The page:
It wasn't until 2013, six years after the release of the first iPhone, that Apple released two different iPhone models in the same year. The 5C and 5S—budget and premium—set the standard for their offering today. They released a model 8 and a model 10 within two months of one another, confusing their market and forcing their own products to compete.

I know I'm harping on this a bit, but think about that idea for a sec. You competing against you through the diversity of your product offering.

What I do now is the perfect example of what not to do in this regard. My "product" was guitar gear news and gear advice via social media, but then I started talking about just whatever interests me: Theology, philosophy, social media and its impact… and I lose readers when I don't deliver what they expect from me.

To put it another way, IHOP makes pancakes. This International House of Burgers thing is going too far.

Upload consistently

Keep a consistent posting schedule. Even when my regular audience was only one or two people, they grew to expect an update from me on my established schedule.

My posting schedule was daily at 10 AM on Instagram and weekly, Monday night at around 7 on my blog. If I didn’t post on time I would get texts asking where I was from those few people who expected me.

And on Instagram I grew to a pace of nearly 50 followers per day partly by posting just before people's lunch breaks. They saw my stuff and gave shoutouts and reposts around that lunch hour primarily because they weren’t busy with morning work or busy with evening family stuff. They had a moment at work to hop on Instagram.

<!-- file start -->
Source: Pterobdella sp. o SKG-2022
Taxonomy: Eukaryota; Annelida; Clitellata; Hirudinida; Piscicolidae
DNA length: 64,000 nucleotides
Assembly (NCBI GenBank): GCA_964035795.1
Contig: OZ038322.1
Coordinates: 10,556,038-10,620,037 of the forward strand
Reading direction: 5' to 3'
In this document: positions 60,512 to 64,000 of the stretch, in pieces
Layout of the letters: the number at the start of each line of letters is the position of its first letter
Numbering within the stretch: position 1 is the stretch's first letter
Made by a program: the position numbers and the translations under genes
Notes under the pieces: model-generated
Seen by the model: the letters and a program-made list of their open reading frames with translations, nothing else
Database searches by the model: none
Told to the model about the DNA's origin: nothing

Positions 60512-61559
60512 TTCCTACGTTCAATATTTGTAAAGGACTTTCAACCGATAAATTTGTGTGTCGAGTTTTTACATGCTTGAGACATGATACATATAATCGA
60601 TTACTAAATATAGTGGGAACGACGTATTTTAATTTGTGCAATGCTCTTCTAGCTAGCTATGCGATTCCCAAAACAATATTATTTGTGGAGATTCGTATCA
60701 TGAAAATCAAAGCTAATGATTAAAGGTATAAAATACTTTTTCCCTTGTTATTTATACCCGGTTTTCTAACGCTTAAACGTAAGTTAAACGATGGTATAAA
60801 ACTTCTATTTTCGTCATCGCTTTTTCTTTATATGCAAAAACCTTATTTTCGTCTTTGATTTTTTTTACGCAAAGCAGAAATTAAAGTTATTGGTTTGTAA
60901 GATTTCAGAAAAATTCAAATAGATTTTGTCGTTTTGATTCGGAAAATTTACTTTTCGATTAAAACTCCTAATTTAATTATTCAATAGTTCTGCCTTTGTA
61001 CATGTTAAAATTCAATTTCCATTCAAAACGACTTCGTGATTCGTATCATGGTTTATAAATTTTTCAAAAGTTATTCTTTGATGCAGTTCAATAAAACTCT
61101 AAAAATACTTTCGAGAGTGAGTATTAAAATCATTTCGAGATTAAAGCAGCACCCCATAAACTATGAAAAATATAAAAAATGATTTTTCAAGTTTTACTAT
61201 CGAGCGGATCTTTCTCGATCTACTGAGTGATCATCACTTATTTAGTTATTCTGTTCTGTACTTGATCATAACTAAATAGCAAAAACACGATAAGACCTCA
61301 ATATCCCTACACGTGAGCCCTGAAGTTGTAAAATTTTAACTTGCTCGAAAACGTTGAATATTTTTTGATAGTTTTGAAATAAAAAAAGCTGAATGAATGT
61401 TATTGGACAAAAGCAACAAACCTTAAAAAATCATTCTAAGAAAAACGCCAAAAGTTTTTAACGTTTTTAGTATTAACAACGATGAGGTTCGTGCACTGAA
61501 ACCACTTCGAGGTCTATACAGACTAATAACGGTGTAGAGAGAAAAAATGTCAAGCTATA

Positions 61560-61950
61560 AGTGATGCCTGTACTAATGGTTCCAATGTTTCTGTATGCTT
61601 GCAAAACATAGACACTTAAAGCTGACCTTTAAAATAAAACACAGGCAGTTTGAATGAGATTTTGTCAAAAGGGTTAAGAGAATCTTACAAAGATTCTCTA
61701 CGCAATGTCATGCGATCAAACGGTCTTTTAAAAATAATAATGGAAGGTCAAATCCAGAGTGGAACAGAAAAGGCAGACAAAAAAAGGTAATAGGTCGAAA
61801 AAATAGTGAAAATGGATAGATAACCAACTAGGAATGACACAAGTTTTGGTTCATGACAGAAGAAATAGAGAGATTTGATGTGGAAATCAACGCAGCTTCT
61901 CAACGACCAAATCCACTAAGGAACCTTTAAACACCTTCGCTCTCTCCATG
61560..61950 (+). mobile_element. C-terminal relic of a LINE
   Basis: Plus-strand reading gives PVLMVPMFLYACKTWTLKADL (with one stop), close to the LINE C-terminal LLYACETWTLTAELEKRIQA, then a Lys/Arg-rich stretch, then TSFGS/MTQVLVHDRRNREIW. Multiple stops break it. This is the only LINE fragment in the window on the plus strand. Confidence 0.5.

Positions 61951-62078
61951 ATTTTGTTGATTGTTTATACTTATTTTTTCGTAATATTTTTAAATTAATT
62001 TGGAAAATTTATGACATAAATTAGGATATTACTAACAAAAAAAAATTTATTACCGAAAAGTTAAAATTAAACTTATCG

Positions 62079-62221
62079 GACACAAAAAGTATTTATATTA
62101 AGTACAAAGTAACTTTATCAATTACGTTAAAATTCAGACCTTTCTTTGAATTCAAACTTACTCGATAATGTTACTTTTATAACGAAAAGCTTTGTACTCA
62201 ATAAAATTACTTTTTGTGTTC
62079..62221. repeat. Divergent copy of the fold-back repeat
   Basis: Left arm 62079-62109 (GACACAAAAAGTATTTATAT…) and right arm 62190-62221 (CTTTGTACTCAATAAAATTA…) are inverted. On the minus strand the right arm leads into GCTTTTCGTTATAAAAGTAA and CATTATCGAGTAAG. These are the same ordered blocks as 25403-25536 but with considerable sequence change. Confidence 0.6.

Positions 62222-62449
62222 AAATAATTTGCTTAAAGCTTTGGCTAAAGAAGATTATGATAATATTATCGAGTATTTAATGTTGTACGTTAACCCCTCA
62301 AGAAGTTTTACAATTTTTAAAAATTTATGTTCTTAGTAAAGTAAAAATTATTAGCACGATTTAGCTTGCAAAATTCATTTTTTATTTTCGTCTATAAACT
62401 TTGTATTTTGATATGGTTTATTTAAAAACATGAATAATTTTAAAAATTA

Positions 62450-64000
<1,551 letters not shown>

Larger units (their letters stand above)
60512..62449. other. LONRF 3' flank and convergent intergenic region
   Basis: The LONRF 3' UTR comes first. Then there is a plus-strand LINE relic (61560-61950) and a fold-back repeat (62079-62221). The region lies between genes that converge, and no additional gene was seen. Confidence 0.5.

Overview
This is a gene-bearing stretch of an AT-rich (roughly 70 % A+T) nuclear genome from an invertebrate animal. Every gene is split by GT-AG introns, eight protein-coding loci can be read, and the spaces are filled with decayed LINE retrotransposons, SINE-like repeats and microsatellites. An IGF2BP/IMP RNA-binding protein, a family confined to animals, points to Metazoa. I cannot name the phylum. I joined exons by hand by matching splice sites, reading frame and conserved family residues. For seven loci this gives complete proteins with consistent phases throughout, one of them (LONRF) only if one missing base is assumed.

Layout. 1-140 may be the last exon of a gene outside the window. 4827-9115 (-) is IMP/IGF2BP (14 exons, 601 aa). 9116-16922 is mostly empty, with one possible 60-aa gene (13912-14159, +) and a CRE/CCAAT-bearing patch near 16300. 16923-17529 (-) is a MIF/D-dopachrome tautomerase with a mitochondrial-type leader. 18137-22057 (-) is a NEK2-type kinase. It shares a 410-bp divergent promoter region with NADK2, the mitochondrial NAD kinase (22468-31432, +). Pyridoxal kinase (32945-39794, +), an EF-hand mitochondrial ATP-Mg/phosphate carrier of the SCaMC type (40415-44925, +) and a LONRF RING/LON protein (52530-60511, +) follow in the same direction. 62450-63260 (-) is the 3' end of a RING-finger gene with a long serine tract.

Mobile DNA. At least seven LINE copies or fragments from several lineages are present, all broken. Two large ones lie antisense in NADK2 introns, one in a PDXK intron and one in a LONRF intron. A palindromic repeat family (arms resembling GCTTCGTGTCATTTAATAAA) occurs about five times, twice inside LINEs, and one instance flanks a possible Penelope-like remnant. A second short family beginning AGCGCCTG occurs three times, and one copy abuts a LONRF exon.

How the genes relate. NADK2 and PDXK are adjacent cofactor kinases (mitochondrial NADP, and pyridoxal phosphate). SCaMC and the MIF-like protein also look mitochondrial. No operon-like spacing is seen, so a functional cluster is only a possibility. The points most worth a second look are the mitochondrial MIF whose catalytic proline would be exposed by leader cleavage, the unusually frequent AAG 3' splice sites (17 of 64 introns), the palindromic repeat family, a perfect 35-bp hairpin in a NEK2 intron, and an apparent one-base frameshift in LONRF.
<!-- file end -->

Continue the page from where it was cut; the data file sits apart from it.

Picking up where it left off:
Be real and be kind

Be honest and authentic with people. I 'blew up' partly after I admitted that I struggle with comparing myself to other guitarists. I admitted that I struggle with envy and a consumeristic spirit and I found many others who share in that sentiment.

It was one act of honesty that began drawing people to my content.

We get so hung up on chasing degrees of higher perfection. What's going to make me look better? Feel better? Be more well-received? What's going to open the world to me? How can I hide this flaw or that? What does he or she have that I don't?

But while perfectionism is worrying over metrics (think about all that producer-speak about demographics: "You're huge with the 18-34 crowd but middle-aged single mothers between 35 and 50 would like for you to smile more." I hate that), kindness and authenticity build genuine relationships and facilitate genuine, genuinely helpful conversation.

Honesty is an agreement that you make with your audience. Enough with the two-way fakeness. Don't bullshit me and I won't bullshit you.